Sunday, June 11, 2017

The Only Ones (2015)

I thought this science fiction novel by Carola Dibbell was pretty good. It harks to the cyberpunk mold in many ways—there's a lot of concept to figure out as we are plunged in media res into the bewildering action. In this case, set 50 years in the future, it's a world dominated by biology. A series of cascading pandemics has ripped away worldwide social bonds. For various reasons, only some of them clear, there aren't many babies. There's a crisis of fertility going on, perhaps as byproduct of the die-off or perhaps because of the contagious diseases that are wiping out people in large numbers. Computers and digital communication are woven into daily routines more deeply, but feel even more fragile than they do now. Into this dystopic nightmare comes our hero and narrator: born Inez Fardo, known as "I." She is a "Sylvain hardy," which means she is almost perfectly resistant to the diseases ravaging the planet. In fact, her body system is a danger to the viruses. So the question arises: is her condition genetic? Can it be passed on to an heir? There is much black market activity around fertility in this world, and there are also many fundamentalist vigilantes attempting to stop it with violence. The Only Ones is the story of Inez and Ani, I's spawn of herself—"clone" is a term of insult in this world, not to mention dangerous because of the fundamentalists—and the life they share in the burnt-out wreck of Queens, New York, while Ani grows up. Ani is everything I lives for. It becomes a thrilling action adventure story of motherhood, from conception and birth to letting her go into the world, a natural arc in a very unnatural setting. I think my favorite part is the voice of I, a clipped wounded repressed thing, but fully expressive when you learn her ways. Somebody compared it with Huckleberry Finn, and it's maybe not such a stretch. You learn the ways she expresses love and what love means to her in the sense of some of her recurrent phrases. "Still alive," she says all through. Ani's life growing up is an echo of her early days and weeks and months, when her viability itself was uncertain. "Still alive," I reports back to the group responsible for getting Ani into the world. Or I's use of the word "cute," always in reference to Ani. Until the first time she uses it, Inez is manifestly not the kind of person who would, you'd think. When she applies it to Ani, it's a pure expression of love, glowing almost, as you come to understand. The Only Ones starts slow, but it's worth sticking with.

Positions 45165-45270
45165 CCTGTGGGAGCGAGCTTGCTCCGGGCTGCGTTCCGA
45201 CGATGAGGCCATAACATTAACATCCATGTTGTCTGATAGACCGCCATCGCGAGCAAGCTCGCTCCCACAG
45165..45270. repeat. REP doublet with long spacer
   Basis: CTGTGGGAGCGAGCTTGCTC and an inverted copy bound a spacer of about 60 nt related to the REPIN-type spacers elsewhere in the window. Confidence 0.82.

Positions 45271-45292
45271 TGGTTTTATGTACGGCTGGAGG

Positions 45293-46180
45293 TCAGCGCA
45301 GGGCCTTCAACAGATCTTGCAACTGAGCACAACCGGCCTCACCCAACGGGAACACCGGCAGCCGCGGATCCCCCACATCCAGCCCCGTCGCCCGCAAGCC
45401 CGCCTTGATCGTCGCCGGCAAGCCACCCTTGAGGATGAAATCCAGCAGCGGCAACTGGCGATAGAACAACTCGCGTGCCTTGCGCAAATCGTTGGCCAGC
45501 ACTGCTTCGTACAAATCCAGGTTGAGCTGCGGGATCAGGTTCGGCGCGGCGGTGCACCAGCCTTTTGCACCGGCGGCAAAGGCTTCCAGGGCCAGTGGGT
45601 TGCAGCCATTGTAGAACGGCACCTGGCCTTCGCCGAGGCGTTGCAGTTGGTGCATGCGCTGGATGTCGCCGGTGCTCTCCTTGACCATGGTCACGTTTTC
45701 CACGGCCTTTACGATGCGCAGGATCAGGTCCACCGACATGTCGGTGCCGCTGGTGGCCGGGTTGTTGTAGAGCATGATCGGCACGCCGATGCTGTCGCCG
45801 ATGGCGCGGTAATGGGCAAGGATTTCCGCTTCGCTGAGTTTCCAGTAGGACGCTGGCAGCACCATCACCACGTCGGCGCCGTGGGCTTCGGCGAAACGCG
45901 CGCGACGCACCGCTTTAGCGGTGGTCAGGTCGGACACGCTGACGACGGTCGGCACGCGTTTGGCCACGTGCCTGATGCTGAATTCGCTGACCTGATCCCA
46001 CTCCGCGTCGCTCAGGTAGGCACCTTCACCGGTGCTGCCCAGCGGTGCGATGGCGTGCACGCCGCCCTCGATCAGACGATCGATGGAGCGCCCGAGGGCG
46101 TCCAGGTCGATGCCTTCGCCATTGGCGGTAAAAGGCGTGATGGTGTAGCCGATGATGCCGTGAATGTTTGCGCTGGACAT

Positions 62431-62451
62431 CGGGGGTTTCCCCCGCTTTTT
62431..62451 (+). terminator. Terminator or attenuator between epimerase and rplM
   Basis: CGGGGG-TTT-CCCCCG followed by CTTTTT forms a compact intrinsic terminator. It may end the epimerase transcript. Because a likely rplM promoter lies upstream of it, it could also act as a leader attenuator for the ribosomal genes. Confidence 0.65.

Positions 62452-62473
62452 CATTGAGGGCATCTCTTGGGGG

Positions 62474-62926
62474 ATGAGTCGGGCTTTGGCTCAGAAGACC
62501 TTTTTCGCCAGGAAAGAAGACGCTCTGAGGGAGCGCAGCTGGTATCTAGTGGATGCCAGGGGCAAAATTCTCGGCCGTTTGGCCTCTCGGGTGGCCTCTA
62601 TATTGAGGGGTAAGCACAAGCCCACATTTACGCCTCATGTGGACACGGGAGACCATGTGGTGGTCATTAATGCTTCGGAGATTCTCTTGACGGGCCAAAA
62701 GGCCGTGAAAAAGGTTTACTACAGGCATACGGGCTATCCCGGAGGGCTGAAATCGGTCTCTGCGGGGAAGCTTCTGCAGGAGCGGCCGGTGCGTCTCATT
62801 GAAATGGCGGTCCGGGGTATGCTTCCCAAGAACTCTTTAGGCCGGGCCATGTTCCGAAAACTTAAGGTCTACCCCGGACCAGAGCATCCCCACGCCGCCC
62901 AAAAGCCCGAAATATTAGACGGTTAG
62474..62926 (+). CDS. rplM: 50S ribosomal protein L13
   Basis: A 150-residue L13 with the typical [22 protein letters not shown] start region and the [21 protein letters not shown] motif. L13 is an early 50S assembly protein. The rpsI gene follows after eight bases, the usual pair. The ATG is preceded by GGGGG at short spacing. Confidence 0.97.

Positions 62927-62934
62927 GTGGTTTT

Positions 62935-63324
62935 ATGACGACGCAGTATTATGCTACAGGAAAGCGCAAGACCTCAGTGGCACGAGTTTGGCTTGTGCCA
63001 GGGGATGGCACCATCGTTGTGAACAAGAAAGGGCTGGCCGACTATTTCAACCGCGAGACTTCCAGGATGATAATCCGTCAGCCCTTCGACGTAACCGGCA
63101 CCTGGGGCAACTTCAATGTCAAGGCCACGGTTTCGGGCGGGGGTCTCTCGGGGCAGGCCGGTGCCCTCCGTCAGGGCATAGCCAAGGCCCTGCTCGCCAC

In case it's not at the library.

1 comment:

  1. You know I'm impatient w/ writerly tricks but what she does w/ the voice of the narrator, the semi-literate language, and the way she makes that stunted bluntness build to the emotional intensities of maternal love and torment I found moving. The corresponding dystopian despondency of the setting works for me too but it's sketchy on the details at best.